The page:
Purpose Built Tournament Boats and Safety
Recently, I had the opportunity to participate in the Elite Redfish Series with one of our disabled veteran members. This particular member suffered the loss of one of a leg due to combat injuries sustained in Iraq. Watching him walk amongst the general public, you would never know that he wears a prosthetic limb. However, during our week together, I was able to see some of his limitations as he negotiated stairs and moved around the boat. The time spent together was a learning experience for both of us, but I must say that his determination and will to overcome adversity has put me in awe of his abilities. We encountered a number of issues that would ultimately cost us much more than we ever expected to spend during the trip and has also driven us to take another look at not only what tournaments we compete in, but also a much closer look at boat and individual safety. As you will see in this blog, although we both felt we were prepared for anything we might encounter, we quickly discovered life can throw you a curve ball that you may never anticipate.
In order to keep this blog to a reasonable length, I'll forego the description of failed equipment and acclimate weather that we dealt with throughout the week while pre-fishing. Instead, I will jump straight into our tournament experience. It started with the Captain's Meeting that was held by event coordinator and producer, Pat Malone. We had the privilege of honoring SGT Joe Fox from the 118th Field Artillery and his brother Thomas. As you may have seen in other blogs or posts we have made, these two young men were tragically lost during a recent boating accident in Savannah Georgia. We honor one of our fallen veterans at each tournament that we participate in by carrying their photo on our boat and providing a brief overview of not only their dedication to service, but also their impact on both their community and family. When requested, we also add a dog tag to the console of our boat in memory of each of these fallen veterans. Many of the dog tags represent a veteran that has succumbed to the impact of combat related PTSD on their lives. Prevention of veteran suicide is our primary goal as we seek to provide a recreational outlet through fishing.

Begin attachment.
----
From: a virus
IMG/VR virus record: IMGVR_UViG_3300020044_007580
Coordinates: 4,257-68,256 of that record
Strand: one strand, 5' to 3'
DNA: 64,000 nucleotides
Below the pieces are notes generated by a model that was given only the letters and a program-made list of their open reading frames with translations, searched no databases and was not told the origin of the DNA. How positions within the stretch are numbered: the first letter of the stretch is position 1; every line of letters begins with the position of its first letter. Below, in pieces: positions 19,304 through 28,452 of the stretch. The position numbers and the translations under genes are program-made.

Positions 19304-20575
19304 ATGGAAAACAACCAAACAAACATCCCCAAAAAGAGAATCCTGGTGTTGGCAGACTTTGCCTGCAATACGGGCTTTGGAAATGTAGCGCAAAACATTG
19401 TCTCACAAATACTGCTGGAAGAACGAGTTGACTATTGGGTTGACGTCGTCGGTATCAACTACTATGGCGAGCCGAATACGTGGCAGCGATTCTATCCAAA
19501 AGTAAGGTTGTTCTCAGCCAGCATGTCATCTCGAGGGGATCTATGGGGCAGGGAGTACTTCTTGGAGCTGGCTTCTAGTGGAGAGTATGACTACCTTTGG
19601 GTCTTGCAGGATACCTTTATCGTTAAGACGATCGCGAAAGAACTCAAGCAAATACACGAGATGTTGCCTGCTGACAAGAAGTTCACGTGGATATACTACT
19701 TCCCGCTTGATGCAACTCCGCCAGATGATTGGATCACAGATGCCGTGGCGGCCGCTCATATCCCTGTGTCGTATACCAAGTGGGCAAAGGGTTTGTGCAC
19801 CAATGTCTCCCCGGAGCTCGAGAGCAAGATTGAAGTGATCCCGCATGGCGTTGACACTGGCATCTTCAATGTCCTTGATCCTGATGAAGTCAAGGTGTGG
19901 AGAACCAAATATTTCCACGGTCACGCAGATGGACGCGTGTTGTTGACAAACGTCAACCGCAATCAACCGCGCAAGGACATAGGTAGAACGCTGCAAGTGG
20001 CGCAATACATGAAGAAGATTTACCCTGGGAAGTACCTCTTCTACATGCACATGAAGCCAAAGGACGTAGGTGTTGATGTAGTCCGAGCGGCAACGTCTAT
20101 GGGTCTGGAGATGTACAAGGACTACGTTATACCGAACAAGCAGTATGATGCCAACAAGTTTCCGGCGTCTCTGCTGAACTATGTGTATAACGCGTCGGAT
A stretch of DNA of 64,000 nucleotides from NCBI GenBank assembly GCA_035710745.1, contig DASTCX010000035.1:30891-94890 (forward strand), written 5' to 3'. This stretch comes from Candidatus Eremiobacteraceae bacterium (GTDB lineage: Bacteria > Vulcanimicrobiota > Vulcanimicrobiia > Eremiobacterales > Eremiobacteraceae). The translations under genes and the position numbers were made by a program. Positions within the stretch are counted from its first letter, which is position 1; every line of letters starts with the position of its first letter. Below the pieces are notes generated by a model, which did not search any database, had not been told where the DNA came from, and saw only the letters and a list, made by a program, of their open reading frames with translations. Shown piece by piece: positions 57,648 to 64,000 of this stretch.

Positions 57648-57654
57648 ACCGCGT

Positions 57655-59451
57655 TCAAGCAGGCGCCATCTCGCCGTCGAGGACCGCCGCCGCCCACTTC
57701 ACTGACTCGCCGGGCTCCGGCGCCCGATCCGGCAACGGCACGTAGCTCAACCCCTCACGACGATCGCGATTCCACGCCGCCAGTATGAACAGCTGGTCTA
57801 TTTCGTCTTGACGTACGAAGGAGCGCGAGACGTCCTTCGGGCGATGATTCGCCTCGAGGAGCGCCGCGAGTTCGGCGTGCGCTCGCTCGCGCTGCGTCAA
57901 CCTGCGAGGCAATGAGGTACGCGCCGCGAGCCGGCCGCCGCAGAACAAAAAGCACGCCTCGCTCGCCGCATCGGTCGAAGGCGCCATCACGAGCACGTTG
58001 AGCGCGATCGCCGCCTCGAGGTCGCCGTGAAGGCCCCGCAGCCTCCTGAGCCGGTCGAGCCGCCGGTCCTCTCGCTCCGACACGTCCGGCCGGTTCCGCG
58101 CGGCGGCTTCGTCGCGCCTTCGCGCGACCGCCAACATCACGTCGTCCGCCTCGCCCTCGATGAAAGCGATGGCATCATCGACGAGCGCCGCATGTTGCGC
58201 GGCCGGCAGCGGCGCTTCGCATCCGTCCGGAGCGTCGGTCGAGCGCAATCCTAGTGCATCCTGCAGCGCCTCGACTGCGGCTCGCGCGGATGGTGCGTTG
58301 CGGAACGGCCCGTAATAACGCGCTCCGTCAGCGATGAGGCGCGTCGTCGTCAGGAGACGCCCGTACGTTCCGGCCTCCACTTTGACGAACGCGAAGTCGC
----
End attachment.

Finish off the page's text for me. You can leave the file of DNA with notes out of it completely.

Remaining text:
On Day 1 of the tournament, we arrived early at the launch to find the outside temperature below freezing and the water temperature at 44°. Needless to say, it was cold. Winds were expected to be about 15 mph gusting to 20 from the north, so we decided to take the longer inner-coastal waterway to our fishing area approximately 60 miles away. We would still have to cross a large inshore lake to get to our destination, so we expected a bit of chop. The top speed for the tournament was limit